Wednesday, 10 March 2010

Macedonia's Revenge

Above is the deployment map for the latest battle in our Empire campaign, played on Tuesday evening. Simon built the Persian army and Mark deployed them (in red above); they were played by something like five different folks, including people new to the club and/or ancients. These games are continuing to be very good for club multi-player evenings, but I kind of lost track of who was whom on the Persian side. Terrain consisted of a long low ridge on the Persian side, and a single smaller low hill on the Macedonian centre left. Interestingly, the Persians had no foot skirmishers, instead relying on their prolific light horse. Looking at the map from the top left, they set up as follows:
  • Right wing command consisting of two units of 8 Light Cavalry with javelins in two ranks; one unit of 12 Light Infantry with javelins in two ranks; two large units of 36 Hoplites in three ranks; and behind those, the Satrap's Guard, a unit of 24 Elite Heavy Infantry in three ranks.
  • A relatively hollow centre composed of three units of 8 Skythian Horse Archers spread across the front in skirmish formation, and well behind them the rest of the command: two large units of 20 Colonist Militia Cavalry set up wide in two ranks, interspersed with three units of 12 Light Infantry with javelins in two ranks.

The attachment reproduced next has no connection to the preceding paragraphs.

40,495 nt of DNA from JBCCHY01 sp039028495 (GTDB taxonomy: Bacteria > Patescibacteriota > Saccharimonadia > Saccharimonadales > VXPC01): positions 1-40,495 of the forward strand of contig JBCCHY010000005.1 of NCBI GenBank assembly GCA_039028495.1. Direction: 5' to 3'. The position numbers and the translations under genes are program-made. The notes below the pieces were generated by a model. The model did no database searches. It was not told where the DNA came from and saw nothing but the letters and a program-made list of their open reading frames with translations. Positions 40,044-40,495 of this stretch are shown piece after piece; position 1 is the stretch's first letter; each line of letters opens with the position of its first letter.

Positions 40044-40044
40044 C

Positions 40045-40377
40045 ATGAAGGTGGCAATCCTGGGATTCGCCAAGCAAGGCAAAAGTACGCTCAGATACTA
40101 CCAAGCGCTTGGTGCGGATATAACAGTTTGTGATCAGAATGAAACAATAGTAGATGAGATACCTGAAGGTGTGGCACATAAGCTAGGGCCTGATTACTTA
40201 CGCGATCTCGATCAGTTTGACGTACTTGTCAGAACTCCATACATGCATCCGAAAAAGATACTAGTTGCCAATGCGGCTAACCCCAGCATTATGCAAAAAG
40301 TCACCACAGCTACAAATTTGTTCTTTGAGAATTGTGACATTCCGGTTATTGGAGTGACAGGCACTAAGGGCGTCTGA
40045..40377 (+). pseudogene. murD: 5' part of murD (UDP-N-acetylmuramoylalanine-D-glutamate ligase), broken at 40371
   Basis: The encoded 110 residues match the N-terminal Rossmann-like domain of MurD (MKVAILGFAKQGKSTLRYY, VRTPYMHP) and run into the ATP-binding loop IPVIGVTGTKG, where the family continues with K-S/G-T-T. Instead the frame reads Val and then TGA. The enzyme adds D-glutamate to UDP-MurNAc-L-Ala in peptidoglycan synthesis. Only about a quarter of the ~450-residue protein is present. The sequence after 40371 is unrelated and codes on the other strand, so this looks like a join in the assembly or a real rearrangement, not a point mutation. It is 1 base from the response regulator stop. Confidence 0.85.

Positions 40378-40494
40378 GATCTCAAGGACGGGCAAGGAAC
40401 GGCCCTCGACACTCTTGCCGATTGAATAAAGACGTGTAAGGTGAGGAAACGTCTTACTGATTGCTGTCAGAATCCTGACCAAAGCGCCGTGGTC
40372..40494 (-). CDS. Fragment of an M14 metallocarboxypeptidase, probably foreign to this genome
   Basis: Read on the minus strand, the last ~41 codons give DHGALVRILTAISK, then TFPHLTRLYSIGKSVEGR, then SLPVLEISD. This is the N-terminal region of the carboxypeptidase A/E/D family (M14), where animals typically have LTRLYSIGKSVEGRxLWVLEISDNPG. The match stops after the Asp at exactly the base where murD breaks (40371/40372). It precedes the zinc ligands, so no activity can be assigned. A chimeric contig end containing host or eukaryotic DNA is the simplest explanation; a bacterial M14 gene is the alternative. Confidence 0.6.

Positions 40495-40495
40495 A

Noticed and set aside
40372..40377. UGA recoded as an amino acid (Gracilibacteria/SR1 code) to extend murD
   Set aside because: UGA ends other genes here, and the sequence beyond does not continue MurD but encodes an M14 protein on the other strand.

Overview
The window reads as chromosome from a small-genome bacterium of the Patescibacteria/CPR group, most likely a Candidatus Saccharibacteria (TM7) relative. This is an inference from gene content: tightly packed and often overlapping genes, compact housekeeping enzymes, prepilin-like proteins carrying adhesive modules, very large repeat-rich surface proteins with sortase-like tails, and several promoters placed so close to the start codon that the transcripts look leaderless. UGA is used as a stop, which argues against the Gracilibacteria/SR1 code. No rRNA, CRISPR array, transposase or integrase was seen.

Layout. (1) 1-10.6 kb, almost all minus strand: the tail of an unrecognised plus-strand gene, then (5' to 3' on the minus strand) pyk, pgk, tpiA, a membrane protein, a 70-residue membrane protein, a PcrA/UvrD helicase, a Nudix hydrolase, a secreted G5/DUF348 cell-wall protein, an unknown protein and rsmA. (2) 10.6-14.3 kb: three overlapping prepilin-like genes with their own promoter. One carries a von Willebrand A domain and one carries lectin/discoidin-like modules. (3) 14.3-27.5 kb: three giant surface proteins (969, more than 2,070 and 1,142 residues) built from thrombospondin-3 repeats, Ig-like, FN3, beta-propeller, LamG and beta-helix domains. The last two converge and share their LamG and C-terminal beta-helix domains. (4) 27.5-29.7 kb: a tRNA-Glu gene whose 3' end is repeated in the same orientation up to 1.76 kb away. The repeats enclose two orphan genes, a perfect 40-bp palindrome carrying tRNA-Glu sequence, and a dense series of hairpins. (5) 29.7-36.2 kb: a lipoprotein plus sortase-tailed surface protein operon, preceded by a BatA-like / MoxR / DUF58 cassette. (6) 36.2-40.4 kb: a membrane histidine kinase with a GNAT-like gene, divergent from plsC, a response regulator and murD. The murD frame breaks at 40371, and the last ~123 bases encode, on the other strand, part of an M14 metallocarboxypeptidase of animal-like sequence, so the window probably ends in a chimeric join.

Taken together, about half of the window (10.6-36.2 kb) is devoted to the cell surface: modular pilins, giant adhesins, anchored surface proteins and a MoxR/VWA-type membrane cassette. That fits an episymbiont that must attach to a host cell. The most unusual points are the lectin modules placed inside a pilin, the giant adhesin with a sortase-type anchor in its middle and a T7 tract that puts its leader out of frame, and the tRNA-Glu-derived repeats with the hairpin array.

• A powerful left wing cavalry punch in three waves. The first line is a sacrificial batch of four units of 8 Light Cavalry with javelins. They are followed by all of the best cavalry in the army: two units of 16 Persian Medium Cavalry, a unit of 16 Armenian Heavy Cavalry, and the Satrap's Guard of 12 Elite Heavy Cavalry. Finally, hanging back as far as possible, the rest of the Colonists, two more units of 20 Militia. All of these units are deployed in two ranks.

I chose the Macedonian army and set it up. The pre-battle confab was mostly about how best to divide up the Phalanx units and the Light Infantry. We had enough phalangites for four large units of 36, six units of 24, or a mixture. William suggested that given the open terrain we should make the phalanx as flexible as possible, hoping that the relative manoeuvrability of the smaller units would enable them to gang up on the expected large units of Hoplites. Our units set up from left to right as follows:

  • Left wing (me): 12 Thessalian Heavy Cavalry in two ranks on the far side of the hill, with a large unit of 18 Thracian Peltasts in two ranks and a unit of 24 Hypaspists in three ranks on the hill itself. To their right and slightly further ahead is the first Phalanx unit of 24 figures in three ranks. In front is a skirmish screen of 10 Cretan Archers.
  • Centre (William): five phalanx units, each of 24 figures in three ranks and on their right another unit of 24 Hypaspists in three ranks. In front of the Hypaspists is a unit of 8 elite Agrianian javelin skirmishers.
  • Right wing (Billy): 12 Peltasts in two ranks; 12 Companions in two ranks; 18 Thracian Peltasts in three ranks; another 12 Companions in two ranks; and 8 Thracian Light Cavalry in two ranks. Behind them at the extreme right is a unit of 8 Prodromoi in 2 ranks.
The relative deployments mean that the Persians are hoping to postpone meeting any central phalanxes for as long as possible while shooting at them with the Skythians. They have weighted both ends of their line, with the hoplites offset to their centre right and the mass of cavalry on their left. The Macedonian plan is a holding action on the left near the hill, a flexible phalanx deployment ready for use in the centre, and a straightforward right hook.